Judge allows appeal on working time case dismissal


Total work time within 24-hour period seen as crucial to SA Police case

Judge allows appeal on working time case dismissal
South Australia Police can appeal a magistrates work time decision

 

A South Australian Supreme Court judge has allowed a police appeal against a magistrate’s dismissal of an owner-driver’s working time prosecution.

In giving the green light, justice Sam Doyle finds that, under the Heavy Vehicle National Law (HVNL), allowable work time in a 24-hour period should be counted as total work time rather than continuous hours worked, as the defence argued.

The defendant, a "solo driver" of a "fatigue-regulated heavy vehicle" for the purposes of the HVNL, was prosecuted for working 14 hours instead of the mandated 12 hours.

The initial Magistrates Court hearing heard that the driver arrived in Alice Springs at 6pm on November 27, 2014, thereby completing that driving job and ceasing "work".

He did not work at all on November 28 and made no entry in his work diary during that day. The driver began work again in Alice Springs at 12.30pm on November 29, with his work diary recording that between then and 12.30pm on the next day he worked a total of 14 hours, but interspersed with various periods of rest.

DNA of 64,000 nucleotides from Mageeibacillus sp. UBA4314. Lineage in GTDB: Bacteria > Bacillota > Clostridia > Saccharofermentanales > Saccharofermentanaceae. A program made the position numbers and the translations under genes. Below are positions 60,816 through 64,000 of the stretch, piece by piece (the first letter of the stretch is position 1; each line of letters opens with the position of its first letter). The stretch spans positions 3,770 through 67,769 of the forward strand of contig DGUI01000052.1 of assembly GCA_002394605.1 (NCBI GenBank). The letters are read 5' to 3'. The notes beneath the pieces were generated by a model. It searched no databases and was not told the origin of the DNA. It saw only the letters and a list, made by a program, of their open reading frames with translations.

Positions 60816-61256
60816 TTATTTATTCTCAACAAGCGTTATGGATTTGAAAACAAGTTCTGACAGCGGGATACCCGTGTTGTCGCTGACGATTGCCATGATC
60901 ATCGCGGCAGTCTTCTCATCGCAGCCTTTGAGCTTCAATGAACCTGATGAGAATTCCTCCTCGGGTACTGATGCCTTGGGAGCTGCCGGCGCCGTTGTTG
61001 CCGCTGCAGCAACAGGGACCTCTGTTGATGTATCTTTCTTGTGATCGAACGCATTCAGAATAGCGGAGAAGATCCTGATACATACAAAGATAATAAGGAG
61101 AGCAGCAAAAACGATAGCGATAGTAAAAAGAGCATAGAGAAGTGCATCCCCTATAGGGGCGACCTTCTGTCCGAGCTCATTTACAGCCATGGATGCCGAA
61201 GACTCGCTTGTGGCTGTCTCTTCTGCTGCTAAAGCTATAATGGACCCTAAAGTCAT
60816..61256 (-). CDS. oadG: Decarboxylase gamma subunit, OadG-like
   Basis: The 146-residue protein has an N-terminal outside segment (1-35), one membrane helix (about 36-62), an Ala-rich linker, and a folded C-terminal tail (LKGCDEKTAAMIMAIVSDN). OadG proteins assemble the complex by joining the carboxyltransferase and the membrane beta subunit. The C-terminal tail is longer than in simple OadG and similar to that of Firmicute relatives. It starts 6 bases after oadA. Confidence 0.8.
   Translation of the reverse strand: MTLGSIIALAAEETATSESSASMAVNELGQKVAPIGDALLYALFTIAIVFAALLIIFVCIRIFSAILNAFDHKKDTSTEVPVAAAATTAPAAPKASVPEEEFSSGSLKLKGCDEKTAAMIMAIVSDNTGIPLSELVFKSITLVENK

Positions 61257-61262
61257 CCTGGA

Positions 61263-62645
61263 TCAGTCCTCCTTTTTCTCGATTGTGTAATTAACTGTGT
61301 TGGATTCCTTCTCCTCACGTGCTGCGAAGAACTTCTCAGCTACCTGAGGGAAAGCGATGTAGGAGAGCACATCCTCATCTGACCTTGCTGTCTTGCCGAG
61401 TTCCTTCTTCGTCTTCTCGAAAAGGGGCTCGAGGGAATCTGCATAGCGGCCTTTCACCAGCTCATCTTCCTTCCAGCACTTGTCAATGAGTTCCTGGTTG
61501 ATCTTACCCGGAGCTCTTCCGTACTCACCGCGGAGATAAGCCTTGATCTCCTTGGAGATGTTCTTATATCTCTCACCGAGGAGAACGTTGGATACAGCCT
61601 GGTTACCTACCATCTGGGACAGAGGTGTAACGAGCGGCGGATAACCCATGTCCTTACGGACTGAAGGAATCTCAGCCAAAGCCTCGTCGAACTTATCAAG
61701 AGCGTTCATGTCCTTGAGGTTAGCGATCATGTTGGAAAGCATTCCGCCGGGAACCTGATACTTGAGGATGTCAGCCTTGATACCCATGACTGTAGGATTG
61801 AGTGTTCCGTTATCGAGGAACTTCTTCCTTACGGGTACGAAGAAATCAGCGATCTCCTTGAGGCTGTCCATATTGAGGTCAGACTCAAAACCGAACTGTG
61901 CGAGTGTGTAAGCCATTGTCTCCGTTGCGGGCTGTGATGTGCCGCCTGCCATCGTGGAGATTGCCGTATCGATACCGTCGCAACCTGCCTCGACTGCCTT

It also recorded that he rested from midnight on November 29 until 7.45am on November 30, when he resumed driving.

During the afternoon of November 30 the driver crossed back into South Australia and was stopped by the police at 4.15pm.

The prosecution argued that the work time began 12.30pm on November 29, as this was the end of a relevant major rest break for the purposes of section 247 of the HVNL, and so marked the start of a 24 hour period, while the defence case was that it should be counted from 7.45am the next day.

The judge, ruling just before Christmas, states that there is nothing "in the legislation that suggests that the counting of work time must stop and recommence each time the driver subsequently has a major rest break".

The appeal case will now go back to the magistrate concerned.

 

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